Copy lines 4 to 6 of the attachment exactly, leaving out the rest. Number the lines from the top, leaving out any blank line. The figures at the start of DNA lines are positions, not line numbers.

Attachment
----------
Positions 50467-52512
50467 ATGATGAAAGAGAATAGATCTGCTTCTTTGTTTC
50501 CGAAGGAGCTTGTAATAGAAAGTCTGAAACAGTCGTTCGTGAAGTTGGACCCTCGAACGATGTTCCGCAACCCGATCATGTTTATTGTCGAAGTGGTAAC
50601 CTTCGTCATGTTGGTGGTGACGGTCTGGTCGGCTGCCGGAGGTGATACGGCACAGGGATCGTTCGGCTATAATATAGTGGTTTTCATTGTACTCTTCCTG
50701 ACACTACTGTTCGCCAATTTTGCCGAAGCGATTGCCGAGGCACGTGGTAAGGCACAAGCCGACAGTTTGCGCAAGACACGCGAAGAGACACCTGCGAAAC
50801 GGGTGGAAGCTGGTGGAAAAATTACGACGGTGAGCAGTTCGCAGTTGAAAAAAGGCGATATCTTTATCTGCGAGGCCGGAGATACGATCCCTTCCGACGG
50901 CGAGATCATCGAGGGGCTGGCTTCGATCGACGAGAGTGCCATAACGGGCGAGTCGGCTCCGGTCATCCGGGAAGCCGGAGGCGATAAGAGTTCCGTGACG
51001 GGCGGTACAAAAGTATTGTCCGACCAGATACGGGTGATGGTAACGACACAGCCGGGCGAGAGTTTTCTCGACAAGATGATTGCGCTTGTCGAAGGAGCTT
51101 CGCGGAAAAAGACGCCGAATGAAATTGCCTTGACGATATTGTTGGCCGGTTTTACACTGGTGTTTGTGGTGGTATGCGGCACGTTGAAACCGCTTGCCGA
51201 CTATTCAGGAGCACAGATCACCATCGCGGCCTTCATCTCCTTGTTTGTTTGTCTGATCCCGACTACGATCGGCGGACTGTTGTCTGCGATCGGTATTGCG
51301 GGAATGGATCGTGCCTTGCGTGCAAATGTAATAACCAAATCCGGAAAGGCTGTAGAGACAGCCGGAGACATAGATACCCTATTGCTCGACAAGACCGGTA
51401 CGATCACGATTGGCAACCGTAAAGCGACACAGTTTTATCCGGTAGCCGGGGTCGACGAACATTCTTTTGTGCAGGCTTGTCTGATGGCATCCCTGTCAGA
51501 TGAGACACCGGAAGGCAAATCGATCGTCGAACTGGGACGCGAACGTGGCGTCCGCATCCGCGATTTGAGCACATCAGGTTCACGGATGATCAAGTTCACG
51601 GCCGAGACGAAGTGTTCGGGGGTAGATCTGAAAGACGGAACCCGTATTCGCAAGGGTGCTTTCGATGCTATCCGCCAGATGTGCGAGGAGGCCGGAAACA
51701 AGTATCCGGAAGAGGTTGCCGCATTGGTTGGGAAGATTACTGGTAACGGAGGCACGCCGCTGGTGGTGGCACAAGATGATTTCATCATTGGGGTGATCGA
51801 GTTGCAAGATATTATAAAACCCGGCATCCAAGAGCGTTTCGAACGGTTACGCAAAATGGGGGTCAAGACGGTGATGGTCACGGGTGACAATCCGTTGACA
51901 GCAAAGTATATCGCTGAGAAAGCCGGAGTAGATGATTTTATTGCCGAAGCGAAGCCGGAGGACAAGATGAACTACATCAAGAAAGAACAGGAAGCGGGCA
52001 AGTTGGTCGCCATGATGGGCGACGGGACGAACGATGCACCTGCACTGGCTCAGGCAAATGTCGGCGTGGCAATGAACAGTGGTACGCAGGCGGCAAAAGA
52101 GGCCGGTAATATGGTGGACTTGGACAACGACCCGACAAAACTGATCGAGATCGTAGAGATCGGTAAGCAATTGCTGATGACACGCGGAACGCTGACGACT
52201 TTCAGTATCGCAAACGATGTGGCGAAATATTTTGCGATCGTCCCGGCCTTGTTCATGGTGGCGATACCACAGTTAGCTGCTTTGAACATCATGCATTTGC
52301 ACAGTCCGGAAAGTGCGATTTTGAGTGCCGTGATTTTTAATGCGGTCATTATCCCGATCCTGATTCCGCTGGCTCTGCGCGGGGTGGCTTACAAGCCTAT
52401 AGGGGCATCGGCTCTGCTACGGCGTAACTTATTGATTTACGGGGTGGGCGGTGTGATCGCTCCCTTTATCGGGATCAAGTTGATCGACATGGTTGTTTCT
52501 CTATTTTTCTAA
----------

50601 CTTCGTCATGTTGGTGGTGACGGTCTGGTCGGCTGCCGGAGGTGATACGGCACAGGGATCGTTCGGCTATAATATAGTGGTTTTCATTGTACTCTTCCTG
50701 ACACTACTGTTCGCCAATTTTGCCGAAGCGATTGCCGAGGCACGTGGTAAGGCACAAGCCGACAGTTTGCGCAAGACACGCGAAGAGACACCTGCGAAAC
50801 GGGTGGAAGCTGGTGGAAAAATTACGACGGTGAGCAGTTCGCAGTTGAAAAAAGGCGATATCTTTATCTGCGAGGCCGGAGATACGATCCCTTCCGACGG